New Mexico Considers a Fracking Moratorium

Published February 20, 2020

For the second consecutive year, Democrats in New Mexico have introduced legislation to impose a four-year moratorium on hydraulic fracturing (fracking) and subject currently operating wells to expanded reporting requirements.

State Sens. Antoinette Sedillo Lopez (D-Albuquerque) and Benny Shendo Jr. (D-Jemez Pueblo) introduced a bill on January 14 that would require state agencies with oil and gas permitting responsibilities, such as New Mexico Energy and the Minerals and Natural Resources Department, not to issue permits for new oil and gas fracking operations until mid-2024. In the meantime, it would require the agencies to study the impacts of fracking and recommend new regulations.

The bill would also require relevant state agencies to file annual reports to the legislature and the governor’s office detailing how many drilling permits have been requested and approved, the environmental impact of fracking, and more.

The bill allows current oil and gas extraction to continue, but under an increased inspection and reporting regime.

“The current boom on fracking is proceeding without sufficient state inspectors on wells, without adequate consideration of impact on air and water, without sufficient roads and other infrastructure, and without sufficient state capacity to audit records,” Lopez said in a statement. “I believe we have a responsibility to pause and consider these and other relevant considerations by temporarily halting the issuance of new permits.”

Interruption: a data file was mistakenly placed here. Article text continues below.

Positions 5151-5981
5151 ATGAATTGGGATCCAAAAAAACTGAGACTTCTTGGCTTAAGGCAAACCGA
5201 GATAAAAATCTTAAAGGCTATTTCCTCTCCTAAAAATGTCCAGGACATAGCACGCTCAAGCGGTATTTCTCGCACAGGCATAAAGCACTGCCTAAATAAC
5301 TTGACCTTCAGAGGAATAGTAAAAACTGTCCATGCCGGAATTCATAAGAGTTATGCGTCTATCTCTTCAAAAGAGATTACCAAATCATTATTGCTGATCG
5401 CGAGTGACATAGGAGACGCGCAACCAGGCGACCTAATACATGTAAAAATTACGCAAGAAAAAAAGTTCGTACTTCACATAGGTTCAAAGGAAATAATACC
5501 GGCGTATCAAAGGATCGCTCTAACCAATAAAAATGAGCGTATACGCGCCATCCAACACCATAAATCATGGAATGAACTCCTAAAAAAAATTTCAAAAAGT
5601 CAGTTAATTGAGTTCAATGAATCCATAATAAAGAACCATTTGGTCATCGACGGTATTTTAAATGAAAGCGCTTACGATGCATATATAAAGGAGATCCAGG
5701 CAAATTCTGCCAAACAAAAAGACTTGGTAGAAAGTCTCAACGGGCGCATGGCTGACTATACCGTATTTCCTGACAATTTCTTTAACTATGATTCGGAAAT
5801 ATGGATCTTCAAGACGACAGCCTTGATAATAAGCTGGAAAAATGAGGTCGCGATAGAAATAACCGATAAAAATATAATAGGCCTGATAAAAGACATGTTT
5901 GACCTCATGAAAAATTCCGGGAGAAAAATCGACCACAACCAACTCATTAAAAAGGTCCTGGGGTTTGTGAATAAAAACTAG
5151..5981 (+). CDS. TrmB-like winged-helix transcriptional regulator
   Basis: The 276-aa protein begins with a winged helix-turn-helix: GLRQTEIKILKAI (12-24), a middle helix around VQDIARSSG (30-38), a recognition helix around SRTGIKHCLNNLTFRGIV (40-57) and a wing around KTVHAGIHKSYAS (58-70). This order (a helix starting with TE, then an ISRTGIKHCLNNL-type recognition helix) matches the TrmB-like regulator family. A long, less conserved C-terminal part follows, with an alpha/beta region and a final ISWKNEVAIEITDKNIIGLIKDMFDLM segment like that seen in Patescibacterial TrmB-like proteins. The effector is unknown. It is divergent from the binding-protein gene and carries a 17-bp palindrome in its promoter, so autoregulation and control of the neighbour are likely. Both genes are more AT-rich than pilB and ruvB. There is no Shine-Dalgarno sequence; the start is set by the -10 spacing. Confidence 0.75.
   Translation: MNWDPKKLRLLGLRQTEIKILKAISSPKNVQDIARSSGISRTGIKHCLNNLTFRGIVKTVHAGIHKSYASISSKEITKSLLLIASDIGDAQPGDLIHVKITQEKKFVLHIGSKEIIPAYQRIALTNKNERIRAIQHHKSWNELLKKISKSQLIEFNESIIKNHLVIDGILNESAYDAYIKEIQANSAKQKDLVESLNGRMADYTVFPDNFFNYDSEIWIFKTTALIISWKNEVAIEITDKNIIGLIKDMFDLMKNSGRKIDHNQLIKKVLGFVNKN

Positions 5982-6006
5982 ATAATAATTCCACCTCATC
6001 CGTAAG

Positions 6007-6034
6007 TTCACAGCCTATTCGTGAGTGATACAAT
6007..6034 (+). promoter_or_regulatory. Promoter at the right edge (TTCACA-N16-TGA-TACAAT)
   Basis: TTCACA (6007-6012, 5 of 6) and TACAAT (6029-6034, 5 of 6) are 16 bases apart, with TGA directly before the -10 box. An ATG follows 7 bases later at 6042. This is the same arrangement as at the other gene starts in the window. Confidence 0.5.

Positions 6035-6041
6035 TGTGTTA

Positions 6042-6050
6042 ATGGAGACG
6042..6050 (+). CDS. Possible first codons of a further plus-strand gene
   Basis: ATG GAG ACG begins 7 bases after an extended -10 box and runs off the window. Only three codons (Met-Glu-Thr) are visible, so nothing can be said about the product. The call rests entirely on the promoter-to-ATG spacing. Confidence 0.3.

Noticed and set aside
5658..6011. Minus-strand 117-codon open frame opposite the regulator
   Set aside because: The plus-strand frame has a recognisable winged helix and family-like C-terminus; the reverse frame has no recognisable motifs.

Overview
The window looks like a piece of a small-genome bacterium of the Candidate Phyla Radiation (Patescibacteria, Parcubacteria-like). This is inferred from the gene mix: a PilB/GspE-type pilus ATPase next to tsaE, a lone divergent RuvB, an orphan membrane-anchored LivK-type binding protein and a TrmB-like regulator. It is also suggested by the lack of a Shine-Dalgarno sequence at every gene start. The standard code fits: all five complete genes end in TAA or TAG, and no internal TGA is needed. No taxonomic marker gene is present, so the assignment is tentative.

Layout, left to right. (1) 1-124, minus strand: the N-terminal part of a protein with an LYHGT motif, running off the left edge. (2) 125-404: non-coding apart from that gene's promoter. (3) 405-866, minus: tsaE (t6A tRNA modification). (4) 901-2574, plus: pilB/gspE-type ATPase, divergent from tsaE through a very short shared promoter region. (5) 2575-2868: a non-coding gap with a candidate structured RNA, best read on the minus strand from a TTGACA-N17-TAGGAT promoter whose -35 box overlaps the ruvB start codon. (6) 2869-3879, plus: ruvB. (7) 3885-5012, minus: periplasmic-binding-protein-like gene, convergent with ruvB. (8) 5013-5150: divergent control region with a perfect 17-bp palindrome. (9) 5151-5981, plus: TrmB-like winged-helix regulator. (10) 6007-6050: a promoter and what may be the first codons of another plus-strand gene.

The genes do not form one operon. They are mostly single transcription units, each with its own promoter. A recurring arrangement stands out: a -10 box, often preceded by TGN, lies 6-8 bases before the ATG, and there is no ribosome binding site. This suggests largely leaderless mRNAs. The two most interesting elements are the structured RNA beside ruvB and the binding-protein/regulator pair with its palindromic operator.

Could Cost State Revenue

The Energy Information Administration reports the hydrocarbon-rich Permian Basin in west Texas and southeastern New Mexico has become the most productive oil field in the United States as a result of fracking. Production in the Permian Basin has helped the United States become the world’s leading producer of oil and natural gas.

New Mexico’s joint Legislative Finance Committee issued a report assessing the economic impact of a similar moratorium proposed in 2019, showing it would cost the state significant revenues.

“Direct revenues from the [oil and natural gas] industry—including severance and production taxes, bonuses, and royalty payments on state and federal lands, and gross receipts taxes—make up about 35 percent of the entire FY 2019 general fund revenue estimate,” the report found.

The report further estimated the moratorium would cost the state government roughly $3.5 billion and local governments $327 million in lost revenues, stating this estimate “should be considered a minimum impact, as it assumes current oil and gas production remains constant.”

New Mexico, which has suffered from high levels of poverty, has seen its public sector benefit from the revenues produced by the fracking boom. In 2019, Gov. Michelle Lujan Grisham announced a new scholarship program to provide free four-year college educations to more than 55,000 high-school students, funded by oil and gas production revenue in the state.

Big Job Cuts Forecast